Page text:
On the other hand, even structured interviews are often outdated in their approach and effectiveness. It’s time to get more creative. Just because you’ve “always done it that way,” doesn’t mean you have to keep doing it that same old way…

 

The ultimate interview question

I spent eight of my earliest professional years in the hospitality industry (hotels and mostly restaurants). John, one of my longtime restaurateur friends, shared with me what I believe to be the ultimate interview question. It’s one of the most valuable, most telling, and most dynamic – yet simple – questions I’ve ever heard or had the great fortune of administering.

OLYMPUS DIGITAL CAMERAHere’s how it works: Let’s say the candidate’s name was Lena and she was interviewing for any position in his restaurant. John would ask her, “Imagine that the sign out front said, ‘Lena’s Place.’ Now walk me through what the guest’s experience would look like – from the moment they landed on your web site, called and spoke to a team member, and ultimately entered your establishment … to the moment they drove away.”

In other words, he was asking the candidate to paint a picture of ownership. That process naturally taps the imagination and helps to activate a story. That story could be so compelling that it had him envisioning the person’s fast-track trajectory into leadership – or so lackluster that he’d find no reason to continue the interview.

And no matter what kind of business you run – restaurant, boutique, consulting company, professional services firm, online retailer, etc. – this question will uncover much about a would-be employee’s awareness, their priorities and their capacity for delivering impeccable customer service.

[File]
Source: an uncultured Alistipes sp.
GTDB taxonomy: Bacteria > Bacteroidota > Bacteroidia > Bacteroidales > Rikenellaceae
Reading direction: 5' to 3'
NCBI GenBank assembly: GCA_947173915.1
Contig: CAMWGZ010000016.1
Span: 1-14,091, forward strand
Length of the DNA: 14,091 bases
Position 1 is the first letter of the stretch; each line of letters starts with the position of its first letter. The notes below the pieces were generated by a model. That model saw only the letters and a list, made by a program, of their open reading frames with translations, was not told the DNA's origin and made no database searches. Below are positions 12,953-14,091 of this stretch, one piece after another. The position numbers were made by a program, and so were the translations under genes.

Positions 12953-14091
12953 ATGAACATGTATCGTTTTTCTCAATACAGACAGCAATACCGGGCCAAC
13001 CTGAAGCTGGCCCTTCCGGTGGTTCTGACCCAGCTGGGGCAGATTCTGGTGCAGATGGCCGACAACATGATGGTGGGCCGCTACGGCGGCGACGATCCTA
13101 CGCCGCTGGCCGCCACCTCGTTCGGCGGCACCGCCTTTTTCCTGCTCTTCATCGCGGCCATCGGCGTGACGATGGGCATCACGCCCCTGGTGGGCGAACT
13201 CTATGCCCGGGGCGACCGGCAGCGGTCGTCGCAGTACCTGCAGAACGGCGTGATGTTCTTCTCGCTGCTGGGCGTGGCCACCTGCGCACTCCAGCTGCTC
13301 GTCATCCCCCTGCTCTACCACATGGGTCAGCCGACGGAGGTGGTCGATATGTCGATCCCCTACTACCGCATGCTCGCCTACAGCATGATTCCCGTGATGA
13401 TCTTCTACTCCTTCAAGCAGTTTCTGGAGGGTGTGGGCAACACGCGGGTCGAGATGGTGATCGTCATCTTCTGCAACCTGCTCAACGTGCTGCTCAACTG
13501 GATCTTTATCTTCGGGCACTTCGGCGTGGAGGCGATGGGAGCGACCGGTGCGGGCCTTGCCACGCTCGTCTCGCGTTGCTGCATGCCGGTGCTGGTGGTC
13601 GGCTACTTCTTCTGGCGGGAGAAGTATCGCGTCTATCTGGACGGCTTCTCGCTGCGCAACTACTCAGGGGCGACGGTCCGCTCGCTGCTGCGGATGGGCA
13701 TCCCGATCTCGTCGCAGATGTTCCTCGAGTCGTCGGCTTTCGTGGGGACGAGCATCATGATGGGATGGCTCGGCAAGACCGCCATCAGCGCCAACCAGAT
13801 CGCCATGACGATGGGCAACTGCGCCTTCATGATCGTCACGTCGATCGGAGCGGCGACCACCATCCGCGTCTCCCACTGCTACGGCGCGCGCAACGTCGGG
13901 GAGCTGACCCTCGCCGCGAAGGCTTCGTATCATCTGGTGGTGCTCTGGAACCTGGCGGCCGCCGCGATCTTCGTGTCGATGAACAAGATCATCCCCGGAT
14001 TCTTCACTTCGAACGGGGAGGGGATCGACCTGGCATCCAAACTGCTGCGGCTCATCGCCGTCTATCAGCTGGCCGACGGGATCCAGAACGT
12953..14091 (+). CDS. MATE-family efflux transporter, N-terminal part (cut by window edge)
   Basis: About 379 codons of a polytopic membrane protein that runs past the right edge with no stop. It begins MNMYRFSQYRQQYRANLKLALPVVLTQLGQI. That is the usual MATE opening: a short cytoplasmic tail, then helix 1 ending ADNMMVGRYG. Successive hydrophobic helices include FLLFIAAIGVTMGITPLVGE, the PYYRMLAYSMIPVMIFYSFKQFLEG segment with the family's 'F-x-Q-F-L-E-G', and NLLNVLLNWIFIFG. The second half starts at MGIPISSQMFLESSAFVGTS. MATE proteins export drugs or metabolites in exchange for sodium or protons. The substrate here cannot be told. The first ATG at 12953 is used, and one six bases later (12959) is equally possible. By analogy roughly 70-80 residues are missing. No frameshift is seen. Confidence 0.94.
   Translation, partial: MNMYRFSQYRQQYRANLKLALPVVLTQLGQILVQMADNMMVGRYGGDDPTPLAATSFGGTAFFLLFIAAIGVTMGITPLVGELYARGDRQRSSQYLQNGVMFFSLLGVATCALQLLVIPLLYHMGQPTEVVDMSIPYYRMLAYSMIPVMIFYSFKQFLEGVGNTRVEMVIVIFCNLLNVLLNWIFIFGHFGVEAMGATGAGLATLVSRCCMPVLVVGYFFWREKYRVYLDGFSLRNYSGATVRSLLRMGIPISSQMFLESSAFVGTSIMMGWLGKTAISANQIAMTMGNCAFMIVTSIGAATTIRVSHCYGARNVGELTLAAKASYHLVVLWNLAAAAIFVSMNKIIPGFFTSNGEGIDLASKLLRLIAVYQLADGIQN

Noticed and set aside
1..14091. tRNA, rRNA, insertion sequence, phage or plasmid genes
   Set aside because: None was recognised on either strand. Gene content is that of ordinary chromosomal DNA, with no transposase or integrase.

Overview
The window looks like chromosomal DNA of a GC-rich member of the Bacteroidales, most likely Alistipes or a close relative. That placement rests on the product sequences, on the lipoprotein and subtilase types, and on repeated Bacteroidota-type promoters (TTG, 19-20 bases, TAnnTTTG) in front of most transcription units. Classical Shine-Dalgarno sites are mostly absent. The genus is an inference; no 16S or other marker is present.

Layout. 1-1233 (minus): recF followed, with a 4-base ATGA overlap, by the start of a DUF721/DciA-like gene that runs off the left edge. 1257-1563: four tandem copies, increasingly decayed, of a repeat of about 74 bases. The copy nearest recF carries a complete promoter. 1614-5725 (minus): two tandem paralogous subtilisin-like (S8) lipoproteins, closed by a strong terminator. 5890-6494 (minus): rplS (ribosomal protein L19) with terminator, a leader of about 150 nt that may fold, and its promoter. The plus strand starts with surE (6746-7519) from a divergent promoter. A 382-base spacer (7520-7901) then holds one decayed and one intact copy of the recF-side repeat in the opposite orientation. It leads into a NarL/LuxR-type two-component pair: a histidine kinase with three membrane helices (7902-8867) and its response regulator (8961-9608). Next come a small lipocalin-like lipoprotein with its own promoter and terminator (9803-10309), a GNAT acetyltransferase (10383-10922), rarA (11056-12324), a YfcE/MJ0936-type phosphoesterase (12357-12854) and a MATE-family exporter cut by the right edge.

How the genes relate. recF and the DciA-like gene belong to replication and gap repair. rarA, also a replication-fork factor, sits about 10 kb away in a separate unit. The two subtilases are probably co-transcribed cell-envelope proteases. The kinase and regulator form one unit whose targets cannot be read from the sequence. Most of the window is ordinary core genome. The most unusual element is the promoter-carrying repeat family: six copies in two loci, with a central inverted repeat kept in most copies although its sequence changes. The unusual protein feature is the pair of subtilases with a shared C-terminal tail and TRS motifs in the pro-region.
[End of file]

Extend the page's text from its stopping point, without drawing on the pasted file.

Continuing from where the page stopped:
Your Turn

What’s the best interview question you’ve ever heard or used?

 

 

Comments

  1. Excellent points Steve, we often hire to fill a space that we’re having to cover, in hopes that it will ease that pain. As you’ve pointed out, we’re actually creating a BIGGER pain down the road if that employee isn’t really a match for our company.

    In my industry, we get a lot of “drive by” applicants, and one of my telling questions is “What do you know about Chef Tony’s?”…simple but if they can’t really tell me some details about our concept, I see that we’re just another door they popped in and dropped off a resume…

  2. Edwards Holliday says:

    Great questions, Steve and Tony. I am a fan of the Chronological In-Depth Structured interview (CIDS) by Brad Smart, author of TopGrading. The key is starting with the first job the candidate has ever had, no matter how informal, and asking a set of structured basic question- (key challenges, why they left, what they suppose the supervisor would have said were their strengths and weaknesses at the time, what they enjoyed about the job, etc.), because this paints a story picture of how the candidate developed, it tells you about their work ethic, their world view, and motivation to work. For the younger person with little employment history, I would include experiences from school projects, fund raising, household chores, etc.

  3. Thank you for sharing a great book recommendation, Edwards.